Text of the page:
Green is a color that leaves people with a positive, relaxed feeling. Overall it gives the impression of a brand with a friendly attitude. Darker shades lead to a more relaxed mood while brighter shades imply vibrancy and healthy energy. It’s a good secondary color and pairs well with white.
Be mindful not to use green too heavily. While it does appeal to conscientious shoppers, too much green can, as a primary theme color, dampen feelings of urgency.
Teal has staying power. It evokes images of new things like spring days and blue skies. It also gives off “classic” vibes in the form of Tiffany Blue and the most popular color of mid-century modern kitchen appliances.
Teal is an attractive color. It’s one of the few on this list that doesn’t show up on your fundamental color wheel because of that fact. It has a similar power to blue, evoking a trustworthy image, but in a fresh, less formal way.
Yellow – Intensity and Memory
Yellow is tricky. According to the APA, using it as a nursery or playroom color can increase moodiness in babies and young children, causing further outbursts. However, in Social Media Marketing, yellow is noted as a happy color. A better way to put it would be that yellow is an “intense” color.
There’s a reason highlighters and no 2 pencils are yellow – it can stimulate the brain to remember more information. It follows that, as a highlight or accent color, yellow can do the same thing for your customers. It’s also important to note that too much yellow, or yellow used as a primary color, can lead to confusion and visual fatigue – it causes too much energy to be spent all at once.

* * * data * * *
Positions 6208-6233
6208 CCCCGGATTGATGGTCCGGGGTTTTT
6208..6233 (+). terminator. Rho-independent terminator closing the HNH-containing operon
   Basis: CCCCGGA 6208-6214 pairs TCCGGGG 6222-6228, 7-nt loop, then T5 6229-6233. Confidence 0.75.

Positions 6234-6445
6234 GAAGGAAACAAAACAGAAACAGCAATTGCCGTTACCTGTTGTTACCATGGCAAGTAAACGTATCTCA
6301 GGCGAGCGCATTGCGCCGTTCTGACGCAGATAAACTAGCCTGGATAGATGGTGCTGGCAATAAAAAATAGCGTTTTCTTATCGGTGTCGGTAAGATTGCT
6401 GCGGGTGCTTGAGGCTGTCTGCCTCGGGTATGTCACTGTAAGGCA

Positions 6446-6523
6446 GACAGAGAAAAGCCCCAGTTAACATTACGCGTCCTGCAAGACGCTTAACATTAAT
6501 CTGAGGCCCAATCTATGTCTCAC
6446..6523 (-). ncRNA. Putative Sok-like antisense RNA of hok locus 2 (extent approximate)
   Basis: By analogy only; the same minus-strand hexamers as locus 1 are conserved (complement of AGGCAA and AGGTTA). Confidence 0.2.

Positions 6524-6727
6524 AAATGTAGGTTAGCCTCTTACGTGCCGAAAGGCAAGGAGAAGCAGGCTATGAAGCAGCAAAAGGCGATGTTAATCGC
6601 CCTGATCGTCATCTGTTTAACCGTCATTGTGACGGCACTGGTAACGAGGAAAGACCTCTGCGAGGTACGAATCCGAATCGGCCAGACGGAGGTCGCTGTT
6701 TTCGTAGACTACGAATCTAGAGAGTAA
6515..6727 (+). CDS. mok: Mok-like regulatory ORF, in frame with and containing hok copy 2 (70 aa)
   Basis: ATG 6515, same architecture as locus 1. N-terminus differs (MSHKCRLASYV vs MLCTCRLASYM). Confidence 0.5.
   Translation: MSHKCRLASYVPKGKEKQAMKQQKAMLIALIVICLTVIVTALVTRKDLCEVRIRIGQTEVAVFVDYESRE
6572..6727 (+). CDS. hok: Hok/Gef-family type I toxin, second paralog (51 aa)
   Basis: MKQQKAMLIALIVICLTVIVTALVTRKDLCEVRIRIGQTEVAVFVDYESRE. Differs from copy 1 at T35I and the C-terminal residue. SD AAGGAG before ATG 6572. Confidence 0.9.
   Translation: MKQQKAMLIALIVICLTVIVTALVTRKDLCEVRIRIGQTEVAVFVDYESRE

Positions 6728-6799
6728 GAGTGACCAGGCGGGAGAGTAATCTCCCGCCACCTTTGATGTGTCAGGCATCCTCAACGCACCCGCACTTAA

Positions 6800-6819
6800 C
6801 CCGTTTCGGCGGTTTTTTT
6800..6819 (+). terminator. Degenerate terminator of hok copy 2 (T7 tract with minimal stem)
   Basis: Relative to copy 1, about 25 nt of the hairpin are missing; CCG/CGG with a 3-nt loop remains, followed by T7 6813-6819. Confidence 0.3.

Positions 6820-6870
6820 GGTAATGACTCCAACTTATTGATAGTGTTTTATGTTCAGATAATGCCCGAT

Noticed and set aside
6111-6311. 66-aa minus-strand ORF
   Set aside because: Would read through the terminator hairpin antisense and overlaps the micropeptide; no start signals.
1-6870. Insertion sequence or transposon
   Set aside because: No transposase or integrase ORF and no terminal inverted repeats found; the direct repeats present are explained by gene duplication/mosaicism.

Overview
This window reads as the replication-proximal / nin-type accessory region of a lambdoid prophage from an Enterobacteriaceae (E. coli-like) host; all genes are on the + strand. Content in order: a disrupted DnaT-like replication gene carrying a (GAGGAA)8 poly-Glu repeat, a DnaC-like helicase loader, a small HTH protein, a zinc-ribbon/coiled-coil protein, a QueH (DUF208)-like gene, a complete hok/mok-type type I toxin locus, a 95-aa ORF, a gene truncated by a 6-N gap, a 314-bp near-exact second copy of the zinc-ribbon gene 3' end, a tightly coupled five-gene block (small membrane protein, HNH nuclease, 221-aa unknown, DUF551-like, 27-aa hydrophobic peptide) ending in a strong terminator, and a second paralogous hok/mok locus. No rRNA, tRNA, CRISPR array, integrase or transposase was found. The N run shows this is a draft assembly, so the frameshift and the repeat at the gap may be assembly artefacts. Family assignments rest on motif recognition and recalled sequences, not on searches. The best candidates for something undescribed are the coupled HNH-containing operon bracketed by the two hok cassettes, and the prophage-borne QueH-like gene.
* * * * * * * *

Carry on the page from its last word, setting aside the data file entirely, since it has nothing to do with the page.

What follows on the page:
Orange is the most conflicted color you will ever find. You can, however, use that to your advantage. Certain brands use orange to become outliers – to say in a strong way that they are different and worth a look. It’s a rebellious kind of color and challenges a customer to decide whether or not they identify with a given brand. In this way, it has been shown to be off-putting to grounded and traditional budget buyers but performs well with impulse shoppers.
Want your brand name to stand out? Consider using more purple. It isn’t particularly stimulating or calming. Because of its unique vibrancy combined with neutral psychology, purple has long been associated with opulence, achievement and creativity.
Black is a color most often used to point out authority or intelligence. It’s a bold choice that lends itself to equally bold branding. It should be employed sparingly, too much black can overwhelm and cause eye strain.
When used sparingly, black can have a dramatic impact. It should, however, never be used as a highlight color – it simply won’t work. Black is an expected color, a strong one, but not visually stimulating. It can be used to establish a robust identity, but it doesn’t grab a viewer’s attention.
Though colors have the same general meanings across an array of cultures and regions, remember to take context into consideration. What does a particular color mean for other brands in your space? What does it imply in the region you’re from? Choosing a color scheme for a new business can be a daunting task. Making a change in an existing business is harder still.
If you do decide to switch from one color scheme to another, try to make the change gradual. An abrupt change with no warning can be disastrous. Consider what happened when Apple decided to change the popular iTunes logo from its original blue to a jarring shade of red. As the update hit, tens of thousands of desktop logos switched to red and many of those users thought something had gone wrong.
Red can be a great color, and a change of image may be necessary from time to time. If, however, you have an established image and a loyal user base, get their input before the change if you can. This can help keep your current and future customers happy even with widespread or drastic changes.